Beyond travel or reassignment, there is always quitting altogether. The more depressed the job market is, the more likely is being bullied a possible reason for voluntary termination or early retirement.
Affect
Another significant change one can observe in targets of bullies is a change of affect, which is the psychologist's word for manner or demeanor. Targets of bullies often display withdrawal, low energy, loss of initiative, and most of all, absence of joy.

These observations don't provide dead-certain, solid proof of bullying. But they are possible indicators. Managers who see them would do well to investigate what's happening. Go to top Top  Next issue: Impasses in Group Decision-Making: I  Next Issue

101 Tips for Targets of Workplace BulliesAre you being targeted by a workplace bully? Do you know what to do to end the bullying? Workplace bullying is so widespread that a 2014 survey indicated that 27% of American workers have experienced bullying firsthand, that 21% have witnessed it, and that 72% are aware that bullying happens. Yet, there are few laws to protect workers from bullies, and bullying is not a crime in most jurisdictions. 101 Tips for Targets of Workplace Bullies is filled with the insights targets of bullying need to find a way to survive, and then to finally end the bullying. Also available at Apple's iTunes store! Just USD 9.99. Order Now!

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Related articles

More articles on Workplace Bullying:

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Workplace touching can be friendly, or it can be dangerous and intimidating. When touching is used to intimidate, it often works, because intimidators know how to select their targets. If you're targeted, what can you do?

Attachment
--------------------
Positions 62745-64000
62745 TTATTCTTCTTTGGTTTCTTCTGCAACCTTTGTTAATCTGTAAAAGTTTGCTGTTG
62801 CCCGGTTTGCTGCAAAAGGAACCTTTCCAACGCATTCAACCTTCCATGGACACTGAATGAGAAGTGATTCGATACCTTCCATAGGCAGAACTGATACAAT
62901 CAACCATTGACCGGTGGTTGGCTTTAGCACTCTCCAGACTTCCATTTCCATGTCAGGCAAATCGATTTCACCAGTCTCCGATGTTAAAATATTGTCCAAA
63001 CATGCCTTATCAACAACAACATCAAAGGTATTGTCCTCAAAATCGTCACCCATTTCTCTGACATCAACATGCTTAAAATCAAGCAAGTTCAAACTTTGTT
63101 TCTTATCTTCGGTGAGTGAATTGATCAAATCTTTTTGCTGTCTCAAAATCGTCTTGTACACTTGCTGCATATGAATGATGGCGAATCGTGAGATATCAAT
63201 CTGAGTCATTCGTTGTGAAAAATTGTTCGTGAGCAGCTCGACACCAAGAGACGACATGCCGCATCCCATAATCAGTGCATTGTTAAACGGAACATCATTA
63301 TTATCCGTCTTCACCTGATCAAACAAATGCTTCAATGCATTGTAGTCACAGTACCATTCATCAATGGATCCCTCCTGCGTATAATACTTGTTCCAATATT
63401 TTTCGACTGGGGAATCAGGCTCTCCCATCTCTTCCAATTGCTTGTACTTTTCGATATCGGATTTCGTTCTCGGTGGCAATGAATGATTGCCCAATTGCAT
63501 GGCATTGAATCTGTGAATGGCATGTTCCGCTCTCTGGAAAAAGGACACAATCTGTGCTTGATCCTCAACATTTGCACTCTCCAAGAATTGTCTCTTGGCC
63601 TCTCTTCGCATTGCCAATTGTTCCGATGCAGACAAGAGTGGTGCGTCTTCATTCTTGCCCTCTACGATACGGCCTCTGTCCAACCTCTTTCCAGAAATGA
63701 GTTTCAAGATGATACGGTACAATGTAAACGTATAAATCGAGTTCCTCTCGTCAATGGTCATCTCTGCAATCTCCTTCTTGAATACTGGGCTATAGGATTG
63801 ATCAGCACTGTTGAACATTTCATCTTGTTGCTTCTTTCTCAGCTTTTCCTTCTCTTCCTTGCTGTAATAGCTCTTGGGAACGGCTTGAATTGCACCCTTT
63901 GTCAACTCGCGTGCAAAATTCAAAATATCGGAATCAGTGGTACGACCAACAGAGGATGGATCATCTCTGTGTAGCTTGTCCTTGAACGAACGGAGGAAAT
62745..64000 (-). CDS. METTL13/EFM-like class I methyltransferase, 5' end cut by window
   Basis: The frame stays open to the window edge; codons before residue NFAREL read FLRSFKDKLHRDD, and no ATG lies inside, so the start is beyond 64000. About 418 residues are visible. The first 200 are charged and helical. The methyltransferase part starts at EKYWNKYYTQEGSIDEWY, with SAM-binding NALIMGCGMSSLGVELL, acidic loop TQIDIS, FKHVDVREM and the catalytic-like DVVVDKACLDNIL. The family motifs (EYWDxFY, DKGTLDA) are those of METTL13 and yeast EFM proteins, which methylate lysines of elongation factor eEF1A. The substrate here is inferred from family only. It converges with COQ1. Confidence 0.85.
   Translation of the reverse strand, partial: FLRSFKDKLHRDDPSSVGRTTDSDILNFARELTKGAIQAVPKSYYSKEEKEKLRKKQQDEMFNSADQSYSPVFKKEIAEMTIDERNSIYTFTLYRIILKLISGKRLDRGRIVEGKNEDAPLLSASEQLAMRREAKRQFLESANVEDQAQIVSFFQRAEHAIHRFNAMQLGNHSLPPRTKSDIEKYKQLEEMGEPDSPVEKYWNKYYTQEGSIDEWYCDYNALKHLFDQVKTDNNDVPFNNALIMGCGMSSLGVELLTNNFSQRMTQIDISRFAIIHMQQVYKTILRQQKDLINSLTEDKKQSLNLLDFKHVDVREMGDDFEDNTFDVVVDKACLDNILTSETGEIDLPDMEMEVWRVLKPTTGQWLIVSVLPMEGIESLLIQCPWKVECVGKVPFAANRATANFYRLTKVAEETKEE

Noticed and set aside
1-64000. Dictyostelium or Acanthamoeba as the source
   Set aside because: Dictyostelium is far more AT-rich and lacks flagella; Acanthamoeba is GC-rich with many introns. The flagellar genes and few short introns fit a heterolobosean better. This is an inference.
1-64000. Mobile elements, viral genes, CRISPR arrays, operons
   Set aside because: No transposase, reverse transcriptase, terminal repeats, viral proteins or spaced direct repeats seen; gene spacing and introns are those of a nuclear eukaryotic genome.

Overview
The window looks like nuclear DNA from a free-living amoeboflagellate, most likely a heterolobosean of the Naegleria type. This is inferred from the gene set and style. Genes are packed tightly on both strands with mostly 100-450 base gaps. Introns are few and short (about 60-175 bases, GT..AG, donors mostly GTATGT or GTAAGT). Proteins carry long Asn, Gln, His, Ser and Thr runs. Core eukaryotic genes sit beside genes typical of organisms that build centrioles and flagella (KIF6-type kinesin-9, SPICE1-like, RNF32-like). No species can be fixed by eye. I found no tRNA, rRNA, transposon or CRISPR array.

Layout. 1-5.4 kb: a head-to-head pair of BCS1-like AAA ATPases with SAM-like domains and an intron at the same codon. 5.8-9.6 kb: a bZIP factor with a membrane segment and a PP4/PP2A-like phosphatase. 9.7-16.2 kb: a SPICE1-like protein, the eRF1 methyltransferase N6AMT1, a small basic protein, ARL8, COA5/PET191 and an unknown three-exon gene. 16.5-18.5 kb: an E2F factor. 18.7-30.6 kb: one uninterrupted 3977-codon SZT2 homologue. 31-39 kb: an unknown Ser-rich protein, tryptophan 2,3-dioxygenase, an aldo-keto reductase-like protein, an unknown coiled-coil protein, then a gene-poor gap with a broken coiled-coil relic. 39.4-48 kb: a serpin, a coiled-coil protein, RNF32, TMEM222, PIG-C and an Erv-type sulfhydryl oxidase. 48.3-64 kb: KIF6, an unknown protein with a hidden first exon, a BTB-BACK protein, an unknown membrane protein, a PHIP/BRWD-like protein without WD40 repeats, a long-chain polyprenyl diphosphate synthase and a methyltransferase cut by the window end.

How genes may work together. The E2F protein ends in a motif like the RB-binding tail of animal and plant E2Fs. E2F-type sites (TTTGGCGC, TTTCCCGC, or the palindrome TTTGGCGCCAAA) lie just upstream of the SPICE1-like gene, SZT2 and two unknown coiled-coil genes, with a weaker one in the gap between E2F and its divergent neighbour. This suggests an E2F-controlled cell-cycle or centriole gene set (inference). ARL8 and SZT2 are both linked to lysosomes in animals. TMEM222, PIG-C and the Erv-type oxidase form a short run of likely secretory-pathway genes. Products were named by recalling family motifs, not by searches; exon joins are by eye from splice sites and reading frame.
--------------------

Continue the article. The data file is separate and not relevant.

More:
Too much time on his handsHurtful Clichés: II
Much of our day-to-day conversation consists of harmless clichés: "How goes it?" or "Nice to meet you." Some other clichés aren't harmless, but they're so common that we use them without thinking. Here's Part II of a series exploring some of these clichés.
A P-14 lady beetle devours a pea aphidWorkplace Bullying and Workplace Conflict: II
Of the tools we use to address toxic conflict, many are ineffective for ending bullying. Here's a review of some of the tools that don't work well and why.
Comparision of brain scans before and after a concussionMeeting Bullies: Advice for Chairs
Bullying in meetings is difficult to address, because intervention in the moment is inherently public. When bullying happens in meetings, what can you do?
Gary Jones, Oklahoma State Auditor and InspectorWhen the Chair Is a Bully: III
When the Chair of the meeting is so dominant that attendees withhold comments or slant contributions to please the Chair, meeting output is at risk of corruption. Because Chairs usually can retaliate against attendees who aren't "cooperative," this problem is difficult to address. Here's Part III of our exploration of the problem of bully chairs.

See also Workplace Bullying and Conflict Management for more related articles.

Forthcoming issues of Point Lookout

A human marionetteComing November 29: Manipulators Beware
When manipulators try to manipulate others, they're attempting to unscrupulously influence their targets to decide or act in some way the manipulators prefer. But some targets manage to outwit their manipulators. Available here and by RSS on November 29.
Desperation at workAnd on December 6: Reframing Revision Resentment: I
From time to time, we're required to revise something previously produced — some copy, remarks, an announcement, code, the Mona Lisa, whatever… When we do, some of us experience frustration, and view the assignment as an onerous chore. Here are some alternative perspectives that might ease the burden. Available here and by RSS on December 6.